Ten fun facts about Honolulu
Before Hawaii was annexed by the United States in 1898, Honolulu was occupied by the Russians, French, and British, on separate occasions.
Honolulu saw a major boom when Hawaii was officially granted statehood in 1959.
Nearly 2,400 from California, Honolulu is the most remote place in the United States supporting a major population.
In 1794, the first European, Captain William Brown, landed in Honolulu. Natives, however, had settled the land almost 600 years earlier.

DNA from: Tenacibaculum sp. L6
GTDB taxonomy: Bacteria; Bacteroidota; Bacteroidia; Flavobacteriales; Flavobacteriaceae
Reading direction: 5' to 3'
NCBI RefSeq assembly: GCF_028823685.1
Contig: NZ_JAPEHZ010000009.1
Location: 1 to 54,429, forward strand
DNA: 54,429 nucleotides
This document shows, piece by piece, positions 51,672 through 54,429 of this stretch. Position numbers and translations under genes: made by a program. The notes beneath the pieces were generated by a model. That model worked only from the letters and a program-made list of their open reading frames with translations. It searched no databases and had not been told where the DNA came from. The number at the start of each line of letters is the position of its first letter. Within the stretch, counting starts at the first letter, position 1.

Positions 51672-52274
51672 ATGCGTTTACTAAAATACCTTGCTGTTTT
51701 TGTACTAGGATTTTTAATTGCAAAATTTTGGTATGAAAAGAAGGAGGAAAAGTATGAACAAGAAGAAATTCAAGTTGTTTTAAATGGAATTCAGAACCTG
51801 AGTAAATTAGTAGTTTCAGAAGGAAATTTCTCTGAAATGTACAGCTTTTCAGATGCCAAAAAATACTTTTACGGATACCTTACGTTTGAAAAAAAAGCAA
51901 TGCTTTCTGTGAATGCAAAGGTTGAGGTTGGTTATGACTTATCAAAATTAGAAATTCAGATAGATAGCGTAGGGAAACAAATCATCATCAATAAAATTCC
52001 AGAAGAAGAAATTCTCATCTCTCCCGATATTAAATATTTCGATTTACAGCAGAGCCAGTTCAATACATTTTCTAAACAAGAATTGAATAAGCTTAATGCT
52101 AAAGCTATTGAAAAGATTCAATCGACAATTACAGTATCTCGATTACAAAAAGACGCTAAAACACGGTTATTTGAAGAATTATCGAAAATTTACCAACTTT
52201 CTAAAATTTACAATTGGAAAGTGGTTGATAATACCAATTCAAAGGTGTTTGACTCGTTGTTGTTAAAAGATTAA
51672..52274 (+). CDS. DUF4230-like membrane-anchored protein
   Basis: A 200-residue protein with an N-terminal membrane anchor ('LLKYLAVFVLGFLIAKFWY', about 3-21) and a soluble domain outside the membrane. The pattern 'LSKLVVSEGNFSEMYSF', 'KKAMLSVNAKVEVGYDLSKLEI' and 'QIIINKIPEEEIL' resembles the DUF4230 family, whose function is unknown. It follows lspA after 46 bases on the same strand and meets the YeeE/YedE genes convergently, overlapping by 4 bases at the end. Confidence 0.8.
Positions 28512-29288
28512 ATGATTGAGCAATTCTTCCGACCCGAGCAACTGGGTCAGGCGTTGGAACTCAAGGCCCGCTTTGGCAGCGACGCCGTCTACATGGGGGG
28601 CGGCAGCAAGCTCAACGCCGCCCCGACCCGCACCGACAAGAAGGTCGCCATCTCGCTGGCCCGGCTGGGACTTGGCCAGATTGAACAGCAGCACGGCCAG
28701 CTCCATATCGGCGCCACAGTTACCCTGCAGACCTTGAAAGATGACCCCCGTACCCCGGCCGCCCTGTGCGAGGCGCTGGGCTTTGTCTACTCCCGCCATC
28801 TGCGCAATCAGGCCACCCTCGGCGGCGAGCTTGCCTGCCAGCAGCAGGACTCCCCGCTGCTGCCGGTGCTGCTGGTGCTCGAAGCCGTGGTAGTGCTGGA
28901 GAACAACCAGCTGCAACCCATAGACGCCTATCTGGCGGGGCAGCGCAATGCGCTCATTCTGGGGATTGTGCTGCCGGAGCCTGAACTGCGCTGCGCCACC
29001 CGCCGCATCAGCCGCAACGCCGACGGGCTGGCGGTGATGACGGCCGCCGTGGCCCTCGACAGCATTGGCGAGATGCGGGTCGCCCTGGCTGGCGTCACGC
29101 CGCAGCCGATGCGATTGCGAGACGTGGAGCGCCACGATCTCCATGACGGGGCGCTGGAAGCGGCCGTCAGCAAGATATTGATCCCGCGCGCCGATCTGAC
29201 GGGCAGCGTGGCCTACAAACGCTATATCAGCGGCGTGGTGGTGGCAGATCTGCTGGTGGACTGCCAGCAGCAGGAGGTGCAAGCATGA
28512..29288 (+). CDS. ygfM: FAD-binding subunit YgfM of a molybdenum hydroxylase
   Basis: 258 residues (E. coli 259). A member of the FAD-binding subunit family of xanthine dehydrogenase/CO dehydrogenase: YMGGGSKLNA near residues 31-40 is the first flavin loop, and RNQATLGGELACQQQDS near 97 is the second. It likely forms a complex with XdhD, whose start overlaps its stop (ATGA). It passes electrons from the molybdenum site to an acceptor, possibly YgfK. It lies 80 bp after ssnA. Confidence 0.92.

The Honolulu Symphony was founded in 1900, making it among the oldest symphony orchestras in the United States.
Honolulu's home island, Oahu, is part of the largest mountain range in the world--most of which is under water.
The area set aside by Honolulu's city constitution claims any island that doesn't belong to another country. This makes it one of the largest in the world, over 2,000 square miles in size.
Honolulu is the only city in the United States that is home to a royal palace.
More than 100 beaches surround Honolulu, more than almost any other city in the world.
Honolulu has one of the largest concentrations of Buddhist temples in the Western world, with over 30 spread through the city.
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